# How to arbitrarily center these drawings?

I have adapted the following to draw lines from the center of a circle out to n equally spaced points on a circle (the n th roots of unity, or the points of an n-gon, or a star graph).

I need to be able to freely manipulate EDIT:four parameters:

1) the radius of the circle

2) the number n

3) the center of the circle.

EDIT:

4) the angle of inclination of the star (i.e. ability to rotate star)

With the LaTeX below I am able to do the first two, but I cannot center the circles. I need to be able to have the second circle centered at one of the points of the first circle, and I need to be able to do this generally (i.e. recursively, n-gon after n-gon, basically building rooted trees).

(I also need to be able to specify the colors of arbitrary edges and points, as the LaTeX below shows -- I assume that any technique that solves my problem with 3) will not prevent me from doing this).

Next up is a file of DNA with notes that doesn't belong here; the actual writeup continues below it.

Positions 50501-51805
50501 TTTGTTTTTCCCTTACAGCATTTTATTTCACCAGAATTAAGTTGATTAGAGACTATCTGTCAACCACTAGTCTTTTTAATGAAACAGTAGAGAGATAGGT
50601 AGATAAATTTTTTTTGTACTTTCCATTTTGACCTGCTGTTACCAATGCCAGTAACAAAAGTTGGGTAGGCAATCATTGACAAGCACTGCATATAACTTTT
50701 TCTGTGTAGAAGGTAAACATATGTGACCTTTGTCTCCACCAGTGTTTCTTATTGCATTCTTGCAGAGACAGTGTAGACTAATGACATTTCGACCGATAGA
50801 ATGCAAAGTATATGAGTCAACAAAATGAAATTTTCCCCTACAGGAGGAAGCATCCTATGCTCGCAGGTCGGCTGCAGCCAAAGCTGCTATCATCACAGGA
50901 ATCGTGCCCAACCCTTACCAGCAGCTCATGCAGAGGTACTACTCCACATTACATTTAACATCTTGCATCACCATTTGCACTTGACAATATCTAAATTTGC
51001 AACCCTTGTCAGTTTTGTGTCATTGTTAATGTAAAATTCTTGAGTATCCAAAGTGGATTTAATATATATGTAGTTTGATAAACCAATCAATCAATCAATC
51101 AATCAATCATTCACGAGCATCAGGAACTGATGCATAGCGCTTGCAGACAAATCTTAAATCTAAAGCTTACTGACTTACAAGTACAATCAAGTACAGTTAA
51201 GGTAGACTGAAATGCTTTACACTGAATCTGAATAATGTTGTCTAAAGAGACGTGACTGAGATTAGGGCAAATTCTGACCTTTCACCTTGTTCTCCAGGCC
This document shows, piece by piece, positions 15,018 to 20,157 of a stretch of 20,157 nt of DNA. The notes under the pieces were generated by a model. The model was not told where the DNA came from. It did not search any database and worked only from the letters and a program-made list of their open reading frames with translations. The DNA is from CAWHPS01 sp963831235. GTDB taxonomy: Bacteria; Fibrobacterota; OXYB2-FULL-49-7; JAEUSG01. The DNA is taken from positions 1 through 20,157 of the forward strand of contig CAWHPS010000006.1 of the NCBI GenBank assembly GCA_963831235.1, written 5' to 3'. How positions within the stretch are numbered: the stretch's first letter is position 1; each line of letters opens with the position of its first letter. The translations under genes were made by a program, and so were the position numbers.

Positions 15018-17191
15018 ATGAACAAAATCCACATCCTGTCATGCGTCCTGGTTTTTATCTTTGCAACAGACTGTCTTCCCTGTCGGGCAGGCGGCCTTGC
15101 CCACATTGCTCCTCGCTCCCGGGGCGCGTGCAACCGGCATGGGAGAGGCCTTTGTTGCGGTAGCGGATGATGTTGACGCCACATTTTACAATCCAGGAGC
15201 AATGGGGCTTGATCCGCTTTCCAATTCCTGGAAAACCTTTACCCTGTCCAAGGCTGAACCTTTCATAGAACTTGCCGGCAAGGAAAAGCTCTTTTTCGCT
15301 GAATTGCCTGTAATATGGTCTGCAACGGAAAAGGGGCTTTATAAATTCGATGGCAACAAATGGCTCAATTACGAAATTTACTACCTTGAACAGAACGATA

Thanks in advance for your help.

\documentclass[portrait]{article}
\usepackage{tikz}
\usepackage{animate}
\usepackage[top=1in,bottom=1in,right=1in,left=1in]{geometry}
\begin{document}

\begin{tikzpicture}[scale=5.3,cap=round,>=latex]

\foreach \x in {0,60,...,360} {
% lines from center to point
\draw[gray] (0cm,0cm) -- (\x:.1cm);
% dots at each point
\filldraw[black] (\x:.1cm) circle(0.2pt);
}

\filldraw[black] (0,0) circle(0.2pt);
\filldraw[red] (0:.1cm) circle(0.2pt);
\draw[red] (0cm,0cm) -- (0:.1cm);

\end{tikzpicture}

\begin{tikzpicture}[scale=5.3,cap=round,>=latex]

\foreach \x in {0,120,...,360} {
% lines from center to point
\draw[gray] (0,0cm) -- (\x:.1cm);
% dots at each point
\filldraw[black] (\x:.1cm) circle(0.2pt);
}

\filldraw[black] (0,0) circle(0.2pt);